Breasts have individual characteristics, usually having small differences. At times the differences can be drastic they can look prominently different. However, this can be corrected using breast asymmetry correction. The procedure is curated to the patient’s needs, this may include breast augmentation, breast reduction or breast lift. This cosmetic surgical procedure results in symmetrical and aesthetic breasts.
- Expectations – during the consultancy, the patient is prompted to express their desired expectations with the surgeon and discuss its possibilities. Showing pictures of desired results is more helpful in reaching a consensus.
- Medical history – the physician will ask the patient about their past-medical history as well as family history to ensure that they are eligible to undergo the surgery. Patients with blood disorders are advised not to undergo this procedure as they are at higher risk.
- Photography – a professional will take before and after pictures in different angles to record the change made due to the procedure. The patient may also be provided with a photoshopped picture before the surgery to have realistic expectations.
- Smoking – the patient is strictly advised to avoid smoking a week before the procedure as it can affect the surgery and healing process.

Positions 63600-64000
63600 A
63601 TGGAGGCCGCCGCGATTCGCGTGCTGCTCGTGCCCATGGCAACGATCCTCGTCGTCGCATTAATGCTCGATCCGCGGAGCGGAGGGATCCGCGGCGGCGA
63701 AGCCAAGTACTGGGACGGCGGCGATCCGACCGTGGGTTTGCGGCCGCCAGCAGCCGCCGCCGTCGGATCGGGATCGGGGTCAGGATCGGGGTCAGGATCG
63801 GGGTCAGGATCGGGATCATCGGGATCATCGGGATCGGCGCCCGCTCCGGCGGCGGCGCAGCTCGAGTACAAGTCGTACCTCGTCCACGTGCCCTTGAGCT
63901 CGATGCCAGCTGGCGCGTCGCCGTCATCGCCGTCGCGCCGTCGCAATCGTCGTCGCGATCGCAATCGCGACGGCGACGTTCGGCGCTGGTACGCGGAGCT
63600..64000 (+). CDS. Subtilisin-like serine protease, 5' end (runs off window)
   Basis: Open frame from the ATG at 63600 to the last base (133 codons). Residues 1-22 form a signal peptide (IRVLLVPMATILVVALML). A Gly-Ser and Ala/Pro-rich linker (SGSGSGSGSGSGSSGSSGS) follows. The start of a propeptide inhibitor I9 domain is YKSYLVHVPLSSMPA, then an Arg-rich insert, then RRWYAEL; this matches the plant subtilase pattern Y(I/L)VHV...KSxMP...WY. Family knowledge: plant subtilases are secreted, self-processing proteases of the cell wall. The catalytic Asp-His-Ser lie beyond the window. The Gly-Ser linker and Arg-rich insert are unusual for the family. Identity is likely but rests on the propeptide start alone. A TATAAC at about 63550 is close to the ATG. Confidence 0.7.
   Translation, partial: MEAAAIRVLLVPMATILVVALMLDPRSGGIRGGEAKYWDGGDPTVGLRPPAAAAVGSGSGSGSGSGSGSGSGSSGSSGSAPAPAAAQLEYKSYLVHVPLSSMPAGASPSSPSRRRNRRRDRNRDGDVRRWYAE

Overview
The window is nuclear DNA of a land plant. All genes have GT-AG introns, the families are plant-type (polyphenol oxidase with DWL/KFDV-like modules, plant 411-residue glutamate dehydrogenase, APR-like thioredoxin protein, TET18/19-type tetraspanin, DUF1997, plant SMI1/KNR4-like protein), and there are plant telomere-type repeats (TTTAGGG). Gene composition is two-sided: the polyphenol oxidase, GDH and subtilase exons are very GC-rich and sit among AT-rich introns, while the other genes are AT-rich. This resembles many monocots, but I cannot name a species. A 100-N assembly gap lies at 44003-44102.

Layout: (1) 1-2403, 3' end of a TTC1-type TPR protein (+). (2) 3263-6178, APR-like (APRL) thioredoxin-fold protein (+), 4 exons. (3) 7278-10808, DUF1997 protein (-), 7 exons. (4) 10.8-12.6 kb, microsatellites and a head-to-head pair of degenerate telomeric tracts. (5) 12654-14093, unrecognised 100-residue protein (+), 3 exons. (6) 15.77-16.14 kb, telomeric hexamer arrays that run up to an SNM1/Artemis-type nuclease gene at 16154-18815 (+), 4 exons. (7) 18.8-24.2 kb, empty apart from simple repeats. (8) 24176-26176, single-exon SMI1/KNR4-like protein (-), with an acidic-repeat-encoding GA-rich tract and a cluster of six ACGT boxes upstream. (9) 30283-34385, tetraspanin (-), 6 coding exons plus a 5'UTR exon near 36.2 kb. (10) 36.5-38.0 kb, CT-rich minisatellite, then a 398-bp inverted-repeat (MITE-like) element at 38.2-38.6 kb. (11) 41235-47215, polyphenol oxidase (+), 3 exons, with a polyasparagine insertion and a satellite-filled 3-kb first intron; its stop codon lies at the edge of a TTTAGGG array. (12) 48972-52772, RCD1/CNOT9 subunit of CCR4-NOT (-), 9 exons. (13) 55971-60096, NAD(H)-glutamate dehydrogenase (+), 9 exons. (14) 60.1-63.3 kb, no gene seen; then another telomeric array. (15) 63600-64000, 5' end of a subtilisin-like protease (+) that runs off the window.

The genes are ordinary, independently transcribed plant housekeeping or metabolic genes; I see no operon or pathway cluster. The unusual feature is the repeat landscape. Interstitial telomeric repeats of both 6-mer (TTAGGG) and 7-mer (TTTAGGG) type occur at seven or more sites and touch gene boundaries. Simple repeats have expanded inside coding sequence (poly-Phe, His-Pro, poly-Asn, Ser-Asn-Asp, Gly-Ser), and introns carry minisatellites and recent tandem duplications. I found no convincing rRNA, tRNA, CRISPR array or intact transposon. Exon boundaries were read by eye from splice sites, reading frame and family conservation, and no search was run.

- Medications – after reviewing the patient’s medical history, the physician may ask the patient to stop consumption of certain medicines. They include – aspirin, immunosuppressants, anti-inflammatory medicine, herbal capsules, blood thinners and other anti-coagulants.
- Care – the patient will be asked to arrange for driven transport as they cannot drive post-surgery. It is also advisable to have someone at home to help a few days during recovery.
Breast asymmetry correction reduces the differences between the breasts and makes them look closely similar. Depending on the patient’s case, a combination of different techniques can be used to acquire desired results. This procedure can take 2 to 5 hours to complete depending on the combination of procedures. Breast asymmetry correction is performed either under local or general anaesthesia, depending on the complexity of the procedure.
This technique helps create size symmetry. Breast augmentation can be performed using implants or fat grafting.
Breast augmentation via an implant, involves the surgeon making an incision on the thoracic region, either above or under the breast. The selected implant is placed in position and secured. Once the desired results are achieved, the surgeon closes the incision using sutures. The patient may be required to wear a surgical bra to support the stitches during recovery.
The implant is of alloplastic (synthetic) origin, most likely made of medical-grade silicone.
- Step 1: liposuction
Fat grafting begins with liposuction and is typically performed using local anaesthesia. Fat is extracted from the adipose layer in the donor site. This is performed using thin liposuction cannulas to ensure that there is no unnecessary damage to the fat cells. The incision made is closed using sutures.
General anaesthesia may need to be used if liposuction is above 500cc.
- Step 2: purification